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Remote GUI (X11) connections go through TCP port 6000+n where n is the display number┬╣. So the two messages refer to the same problem: some program tried to connect to display 12 and failed. Emacsclient doesn't make X11 connections, Emacs does. So if you see this message, it means Emacsclient managed to contact Emacs and tell it to open a new frame. ...


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Nevermind, after googling I found after more research that the vertical split requires at least version 4.1 of screen, and I have version 4.0, not yet sure why the commands don't always work first go, if anyone knows why this might be the case please put an answer.


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Terminals transmit characters┬╣, not keys. When you press a key or key combination like Ctrl+Alt+Enter, the terminal has to translate it to a character or character sequence. There aren't nearly enough characters to represent all keys, so most such combinations are transmitted as escape sequences: a sequence of characters starting with the escape character. ...


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Note that screen is a terminal emulator. So your question is a bit like asking how can I start xterm from gnome-terminal and have what was last displayed in xterm visible in my gnome-terminal when xterm exits. Now the difference between xterm and screen is that while xterm uses the X protocol to draw its screen, screen uses a host terminal. By default, ...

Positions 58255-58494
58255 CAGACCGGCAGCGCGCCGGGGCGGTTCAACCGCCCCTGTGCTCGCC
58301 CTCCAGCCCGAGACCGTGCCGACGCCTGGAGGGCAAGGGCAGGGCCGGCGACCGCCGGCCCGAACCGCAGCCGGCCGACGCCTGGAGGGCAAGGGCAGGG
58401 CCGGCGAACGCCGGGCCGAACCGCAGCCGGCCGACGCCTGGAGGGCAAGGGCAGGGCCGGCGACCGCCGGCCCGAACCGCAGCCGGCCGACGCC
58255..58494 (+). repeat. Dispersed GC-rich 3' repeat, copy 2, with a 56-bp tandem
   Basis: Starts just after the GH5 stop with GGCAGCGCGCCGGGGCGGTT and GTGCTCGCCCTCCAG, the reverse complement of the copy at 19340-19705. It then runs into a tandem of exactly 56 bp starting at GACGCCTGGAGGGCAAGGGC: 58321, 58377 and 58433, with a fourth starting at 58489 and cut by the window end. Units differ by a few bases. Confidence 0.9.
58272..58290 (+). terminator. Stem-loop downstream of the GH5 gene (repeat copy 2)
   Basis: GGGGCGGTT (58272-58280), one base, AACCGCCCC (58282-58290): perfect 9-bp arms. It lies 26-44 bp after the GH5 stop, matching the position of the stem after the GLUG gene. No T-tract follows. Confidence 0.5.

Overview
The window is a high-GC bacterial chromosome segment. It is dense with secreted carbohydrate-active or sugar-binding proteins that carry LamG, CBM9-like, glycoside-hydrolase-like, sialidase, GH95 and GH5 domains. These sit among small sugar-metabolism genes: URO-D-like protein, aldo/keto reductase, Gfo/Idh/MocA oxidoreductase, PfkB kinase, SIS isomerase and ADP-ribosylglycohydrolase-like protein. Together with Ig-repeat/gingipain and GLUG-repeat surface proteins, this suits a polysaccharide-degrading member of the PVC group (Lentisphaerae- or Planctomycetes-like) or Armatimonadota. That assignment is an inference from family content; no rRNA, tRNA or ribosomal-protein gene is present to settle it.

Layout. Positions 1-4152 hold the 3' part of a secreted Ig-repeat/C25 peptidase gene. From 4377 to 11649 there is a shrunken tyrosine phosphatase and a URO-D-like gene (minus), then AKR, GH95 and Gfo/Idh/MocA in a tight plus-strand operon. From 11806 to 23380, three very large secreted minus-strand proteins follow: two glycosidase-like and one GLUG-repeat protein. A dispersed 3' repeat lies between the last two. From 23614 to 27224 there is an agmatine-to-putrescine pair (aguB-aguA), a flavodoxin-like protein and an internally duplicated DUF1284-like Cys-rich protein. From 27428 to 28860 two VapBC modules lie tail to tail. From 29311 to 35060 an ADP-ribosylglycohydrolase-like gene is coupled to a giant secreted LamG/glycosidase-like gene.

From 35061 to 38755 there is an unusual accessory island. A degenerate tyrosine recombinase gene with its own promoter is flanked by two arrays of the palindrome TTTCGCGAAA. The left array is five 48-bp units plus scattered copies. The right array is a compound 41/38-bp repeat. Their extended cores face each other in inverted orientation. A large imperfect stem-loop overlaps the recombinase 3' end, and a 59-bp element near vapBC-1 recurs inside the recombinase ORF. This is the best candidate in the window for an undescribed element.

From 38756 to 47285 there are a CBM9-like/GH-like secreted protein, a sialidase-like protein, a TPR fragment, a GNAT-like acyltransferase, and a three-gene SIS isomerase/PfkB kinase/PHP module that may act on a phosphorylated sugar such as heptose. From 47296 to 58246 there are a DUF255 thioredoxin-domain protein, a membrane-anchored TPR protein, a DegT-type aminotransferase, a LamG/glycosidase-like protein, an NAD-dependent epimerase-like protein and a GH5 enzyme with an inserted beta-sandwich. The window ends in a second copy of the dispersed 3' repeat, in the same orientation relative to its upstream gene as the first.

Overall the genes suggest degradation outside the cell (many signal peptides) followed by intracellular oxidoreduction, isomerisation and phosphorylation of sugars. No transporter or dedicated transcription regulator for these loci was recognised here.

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I did itusing a bit of a hackier way: Using tcsh I put the following in my .cshrc # escape sequence to set the screen title alias stitle 'echo -n "^[k\!*^[\\"' # shorthand to set the screen title to the hostname alias H stitle `hostname -s` # shorthand to set the screen title to the filename, launch vim, and then set it back alias ...


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If you just want to get rid of this screen session , you can do: kill 9667; screen -wipe


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It looks like you're missing a few dependencies. That would be a bug in the configure script. You might want to file a bugreport to the screen maintainers.


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Now byobu is based on tmux, the easiest way is to directly use tmux. in my case I use the following syntax: tmux new -d -s session-name /path/to/my/Script.sh and connect to it I use: tmux session has -t-name in your crontab you will have to enter: @reboot tmux new -d -s session-name /path/to/my/Script.sh


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Unless the screen session in question is created with multiuser on, you can't. Even if you set your SCREENDIR variable to point at the other user's socket directory, screen will just complain that you don't own the directory and quit when you try to use it. Of course, you can simply su to the other user and use screen in the normal way.



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